Posts Tagged ‘jeremy irons’

Do you moue and roll your eyes when someone mentions Shakespeare? (If so, then I don’t know why you read this blog.) But if you do, if you think Shakespeare is nothing but a collection of thee’s and thou’s, if you find it all just stuffy and boring and completely incomprehensible, then I have the perfect entrée for you.

As the centerpiece of the 2012 Cultural Olympiad, the UK (in the form of the BBC) have created a new version of Shakespeare’s royal tetralogy collectively known as The Hollow Crown, and it is wonderful. More than that, though, it is accessible, it is totally comprehensible (both in plot and in language), and it is a joy.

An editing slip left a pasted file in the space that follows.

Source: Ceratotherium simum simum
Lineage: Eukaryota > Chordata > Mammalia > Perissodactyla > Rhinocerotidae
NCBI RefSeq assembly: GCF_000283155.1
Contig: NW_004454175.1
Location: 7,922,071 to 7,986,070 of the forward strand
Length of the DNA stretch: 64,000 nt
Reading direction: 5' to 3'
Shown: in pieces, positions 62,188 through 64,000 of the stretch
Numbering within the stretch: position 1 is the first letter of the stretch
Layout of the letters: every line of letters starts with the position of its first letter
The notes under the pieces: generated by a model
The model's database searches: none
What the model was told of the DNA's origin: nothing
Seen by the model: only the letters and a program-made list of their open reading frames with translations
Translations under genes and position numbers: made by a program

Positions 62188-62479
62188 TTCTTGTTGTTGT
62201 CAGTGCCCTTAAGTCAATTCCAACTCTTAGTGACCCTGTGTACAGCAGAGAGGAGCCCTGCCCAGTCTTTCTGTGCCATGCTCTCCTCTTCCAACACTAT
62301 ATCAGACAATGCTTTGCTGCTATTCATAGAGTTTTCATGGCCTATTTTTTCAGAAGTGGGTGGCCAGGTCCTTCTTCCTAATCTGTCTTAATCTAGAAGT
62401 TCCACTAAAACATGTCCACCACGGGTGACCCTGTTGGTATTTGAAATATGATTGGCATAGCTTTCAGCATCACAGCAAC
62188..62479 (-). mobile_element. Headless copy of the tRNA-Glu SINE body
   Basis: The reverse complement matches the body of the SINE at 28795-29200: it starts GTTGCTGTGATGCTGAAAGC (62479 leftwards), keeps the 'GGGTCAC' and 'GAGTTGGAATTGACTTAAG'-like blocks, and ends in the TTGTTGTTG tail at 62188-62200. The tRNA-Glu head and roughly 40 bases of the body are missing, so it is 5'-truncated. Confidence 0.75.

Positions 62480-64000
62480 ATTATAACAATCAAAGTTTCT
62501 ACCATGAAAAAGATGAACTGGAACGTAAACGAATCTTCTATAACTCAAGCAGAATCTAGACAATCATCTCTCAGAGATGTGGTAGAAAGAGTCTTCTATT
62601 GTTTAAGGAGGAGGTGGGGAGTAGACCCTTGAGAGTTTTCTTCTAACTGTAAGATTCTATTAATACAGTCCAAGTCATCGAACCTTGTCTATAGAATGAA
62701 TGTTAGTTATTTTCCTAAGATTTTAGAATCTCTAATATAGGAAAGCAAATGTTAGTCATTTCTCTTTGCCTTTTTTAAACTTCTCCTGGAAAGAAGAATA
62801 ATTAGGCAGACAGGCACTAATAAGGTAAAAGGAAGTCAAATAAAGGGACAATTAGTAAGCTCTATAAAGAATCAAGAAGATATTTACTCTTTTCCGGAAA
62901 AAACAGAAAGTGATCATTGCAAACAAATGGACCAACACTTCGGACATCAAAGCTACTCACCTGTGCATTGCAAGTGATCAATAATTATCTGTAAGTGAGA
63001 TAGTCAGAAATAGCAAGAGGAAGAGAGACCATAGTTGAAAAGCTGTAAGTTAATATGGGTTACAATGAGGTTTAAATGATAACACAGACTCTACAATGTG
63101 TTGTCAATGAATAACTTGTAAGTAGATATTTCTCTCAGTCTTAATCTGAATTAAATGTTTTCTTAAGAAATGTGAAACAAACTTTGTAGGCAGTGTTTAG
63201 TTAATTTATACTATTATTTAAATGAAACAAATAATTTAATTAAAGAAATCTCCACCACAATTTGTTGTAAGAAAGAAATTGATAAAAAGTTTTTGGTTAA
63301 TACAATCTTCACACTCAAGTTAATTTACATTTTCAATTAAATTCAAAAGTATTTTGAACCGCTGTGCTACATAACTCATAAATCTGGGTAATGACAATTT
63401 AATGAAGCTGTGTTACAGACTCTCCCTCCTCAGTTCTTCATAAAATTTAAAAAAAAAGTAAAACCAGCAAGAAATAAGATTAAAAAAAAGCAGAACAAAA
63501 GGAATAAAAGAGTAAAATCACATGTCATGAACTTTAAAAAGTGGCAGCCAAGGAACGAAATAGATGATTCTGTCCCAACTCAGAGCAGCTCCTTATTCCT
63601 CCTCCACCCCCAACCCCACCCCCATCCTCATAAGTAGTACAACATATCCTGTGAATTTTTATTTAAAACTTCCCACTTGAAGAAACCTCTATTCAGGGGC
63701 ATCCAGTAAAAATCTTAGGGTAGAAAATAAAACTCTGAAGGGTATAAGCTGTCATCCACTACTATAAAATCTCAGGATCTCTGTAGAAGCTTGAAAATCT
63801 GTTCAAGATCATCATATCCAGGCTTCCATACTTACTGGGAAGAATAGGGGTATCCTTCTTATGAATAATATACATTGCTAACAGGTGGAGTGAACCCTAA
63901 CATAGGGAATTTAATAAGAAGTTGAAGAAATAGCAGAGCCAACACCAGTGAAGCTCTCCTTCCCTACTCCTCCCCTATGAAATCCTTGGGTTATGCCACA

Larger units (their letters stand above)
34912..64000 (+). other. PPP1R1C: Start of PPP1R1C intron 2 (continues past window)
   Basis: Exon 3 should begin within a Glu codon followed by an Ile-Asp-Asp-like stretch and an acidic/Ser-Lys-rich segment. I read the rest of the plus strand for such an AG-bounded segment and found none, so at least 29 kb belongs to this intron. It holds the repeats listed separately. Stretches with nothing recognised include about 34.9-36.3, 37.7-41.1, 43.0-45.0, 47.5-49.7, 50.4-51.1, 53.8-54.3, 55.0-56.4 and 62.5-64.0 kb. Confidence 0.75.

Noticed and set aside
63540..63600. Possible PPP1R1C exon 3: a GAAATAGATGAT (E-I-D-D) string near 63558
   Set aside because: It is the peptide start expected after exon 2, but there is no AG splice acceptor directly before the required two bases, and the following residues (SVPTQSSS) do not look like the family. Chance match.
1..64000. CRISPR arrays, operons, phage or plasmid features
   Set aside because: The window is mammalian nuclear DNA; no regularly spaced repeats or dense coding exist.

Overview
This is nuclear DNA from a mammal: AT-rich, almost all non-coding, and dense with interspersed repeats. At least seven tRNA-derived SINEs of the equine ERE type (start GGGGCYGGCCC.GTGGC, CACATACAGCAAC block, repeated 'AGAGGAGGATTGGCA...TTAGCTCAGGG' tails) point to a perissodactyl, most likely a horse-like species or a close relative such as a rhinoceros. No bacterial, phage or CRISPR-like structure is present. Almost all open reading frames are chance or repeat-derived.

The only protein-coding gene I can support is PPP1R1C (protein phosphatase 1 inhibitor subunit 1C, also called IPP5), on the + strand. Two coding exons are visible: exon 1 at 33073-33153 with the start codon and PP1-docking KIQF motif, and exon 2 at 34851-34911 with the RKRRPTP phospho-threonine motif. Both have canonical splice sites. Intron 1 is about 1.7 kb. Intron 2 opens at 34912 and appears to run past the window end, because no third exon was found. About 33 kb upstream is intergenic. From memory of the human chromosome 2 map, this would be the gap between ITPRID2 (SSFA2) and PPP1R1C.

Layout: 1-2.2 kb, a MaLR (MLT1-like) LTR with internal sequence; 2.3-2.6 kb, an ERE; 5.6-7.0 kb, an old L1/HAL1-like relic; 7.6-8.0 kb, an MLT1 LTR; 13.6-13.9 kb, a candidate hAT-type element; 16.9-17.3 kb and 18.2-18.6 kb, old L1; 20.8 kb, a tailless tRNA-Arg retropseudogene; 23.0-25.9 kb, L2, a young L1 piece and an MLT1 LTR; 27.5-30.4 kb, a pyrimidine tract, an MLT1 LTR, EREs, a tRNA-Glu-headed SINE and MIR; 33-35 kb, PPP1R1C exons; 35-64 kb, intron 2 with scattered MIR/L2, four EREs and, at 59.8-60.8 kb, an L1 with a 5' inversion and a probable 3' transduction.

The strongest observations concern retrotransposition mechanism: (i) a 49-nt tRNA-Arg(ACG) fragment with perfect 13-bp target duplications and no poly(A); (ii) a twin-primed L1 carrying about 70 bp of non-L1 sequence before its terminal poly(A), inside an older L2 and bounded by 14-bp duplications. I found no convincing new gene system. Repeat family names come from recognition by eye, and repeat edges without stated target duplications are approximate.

The Hollow Crown comprises four of Shakespeare’s histories–Richard II, Henry IV Parts I and II, and Henry V–and in these you will not find any star-crossed lovers, any intricate plots. You won’t find women disguised as men nor any twins separated at birth. You’ll find no trickery gone awry and no semblance of death. None of that, here.

In The Hollow Crown, you’ll only find clean lines of action, kings trying to rule, subjects in revolt. You’ll find wenching and drinking, smooching and smiting, usurpations, successions, and war.

Easy peasy. (more…)

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